Cadmium concentrations in blood and seminal plasma: correlations with sperm number and motility in three male populations (infertility patients, artificial insemination donors, and unselected volunteers).
To investigate a possible common environmental exposure that may partially explain the observed decrease in human semen quality, we correlated seminal plasma and blood cadmium levels with sperm concentration and sperm motility. We studied three separate human populations: group 1, infertility patients (Long Island, NY, USA); group 2, artificial insemination donors (AID) (Rochester, NY, USA); and group 3, general population volunteers (Rochester, NY, USA). Information about confounding factors was collected by questionnaire. Seminal plasma cadmium did not correlate with blood cadmium (Spearman correlation, n = 91, r = -0.092, P = 0.386, NS). Both blood and seminal plasma cadmium were significantly higher among infertility patients than the other subjects studied (for example, median seminal plasma cadmium was 0.282 microg/L in infertility patients versus 0.091 microg/L in AID and 0.092 microg/L in general population volunteers; Kruskal-Wallis test, P < 0.001). The percentage of motile sperm and sperm concentration correlated inversely with seminal plasma cadmium among the infertility patients (r = -0.201, P < 0.036 and r = -0.189, P < 0.05, respectively), but not in the other two groups. Age (among infertility patients) was the only positive confounder correlating with seminal plasma cadmium. To validate our human findings in an animal model, we chronically exposed adolescent male Wistar rats to low-moderate cadmium in drinking water. Though otherwise healthy, the rats exhibited decreases in epididymal sperm count and sperm motility associated with cadmium dose and time of exposure. Our human and rat study results are consistent with the hypothesis that environmental cadmium exposures may contribute significantly to reduced human male sperm concentration and sperm motility.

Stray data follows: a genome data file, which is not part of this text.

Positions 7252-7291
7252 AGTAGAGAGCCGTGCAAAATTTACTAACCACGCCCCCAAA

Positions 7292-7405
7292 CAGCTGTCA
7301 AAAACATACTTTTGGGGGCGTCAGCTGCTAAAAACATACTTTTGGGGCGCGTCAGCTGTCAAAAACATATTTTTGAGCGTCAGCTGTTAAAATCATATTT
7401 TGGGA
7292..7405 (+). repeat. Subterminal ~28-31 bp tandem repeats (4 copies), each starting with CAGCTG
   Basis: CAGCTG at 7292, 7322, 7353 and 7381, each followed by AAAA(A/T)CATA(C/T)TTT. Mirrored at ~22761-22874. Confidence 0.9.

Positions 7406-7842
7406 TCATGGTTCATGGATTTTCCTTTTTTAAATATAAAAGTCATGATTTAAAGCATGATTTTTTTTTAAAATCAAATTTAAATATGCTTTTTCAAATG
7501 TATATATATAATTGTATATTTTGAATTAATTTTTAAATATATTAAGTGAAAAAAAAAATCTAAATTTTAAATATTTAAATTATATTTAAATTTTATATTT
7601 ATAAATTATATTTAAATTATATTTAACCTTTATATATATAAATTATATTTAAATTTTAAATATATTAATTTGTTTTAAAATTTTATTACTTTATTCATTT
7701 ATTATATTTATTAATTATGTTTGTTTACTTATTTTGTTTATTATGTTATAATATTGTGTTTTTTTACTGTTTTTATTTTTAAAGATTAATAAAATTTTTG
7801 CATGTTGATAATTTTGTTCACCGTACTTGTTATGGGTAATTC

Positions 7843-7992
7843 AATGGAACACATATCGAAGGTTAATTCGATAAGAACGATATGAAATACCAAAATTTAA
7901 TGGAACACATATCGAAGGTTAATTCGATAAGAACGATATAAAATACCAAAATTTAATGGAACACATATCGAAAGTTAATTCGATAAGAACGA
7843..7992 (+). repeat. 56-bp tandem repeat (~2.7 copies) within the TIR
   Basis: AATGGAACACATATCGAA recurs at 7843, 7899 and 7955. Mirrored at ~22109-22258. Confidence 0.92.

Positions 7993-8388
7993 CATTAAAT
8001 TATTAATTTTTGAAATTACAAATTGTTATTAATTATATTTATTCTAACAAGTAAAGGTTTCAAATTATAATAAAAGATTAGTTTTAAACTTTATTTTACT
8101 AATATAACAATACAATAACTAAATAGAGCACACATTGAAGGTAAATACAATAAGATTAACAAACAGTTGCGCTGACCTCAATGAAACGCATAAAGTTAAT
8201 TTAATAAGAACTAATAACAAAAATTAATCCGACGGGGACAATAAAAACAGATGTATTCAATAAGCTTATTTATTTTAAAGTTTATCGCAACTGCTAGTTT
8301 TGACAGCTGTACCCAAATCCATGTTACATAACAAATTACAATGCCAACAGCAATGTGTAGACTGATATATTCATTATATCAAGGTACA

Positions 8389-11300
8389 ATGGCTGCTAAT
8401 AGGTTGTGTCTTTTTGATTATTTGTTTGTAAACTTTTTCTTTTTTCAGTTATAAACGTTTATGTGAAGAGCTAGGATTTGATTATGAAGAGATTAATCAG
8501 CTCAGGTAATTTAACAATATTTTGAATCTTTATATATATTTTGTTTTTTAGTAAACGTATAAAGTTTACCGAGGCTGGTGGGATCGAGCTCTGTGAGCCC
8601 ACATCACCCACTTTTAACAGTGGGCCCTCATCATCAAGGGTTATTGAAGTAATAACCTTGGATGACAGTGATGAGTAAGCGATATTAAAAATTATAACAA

Age-factors; Animal-studies; Blood-analysis; Blood-plasma; Cadmium-compounds; Chemical-analysis; Chemical-composition; Chemical-hypersensitivity; Chemical-indicators; Chemical-properties; Environmental-exposure; Exposure-assessment; Exposure-levels; Exposure-methods; Fertility; Humans; Laboratory-animals; Men; Questionnaires; Reproductive-effects; Spermatogenesis; Spermatozoa; Statistical-analysis
Susan Benoff, The Feinstein Institute for Medical Research, 350 Community Drive, Manhasset, NY 11030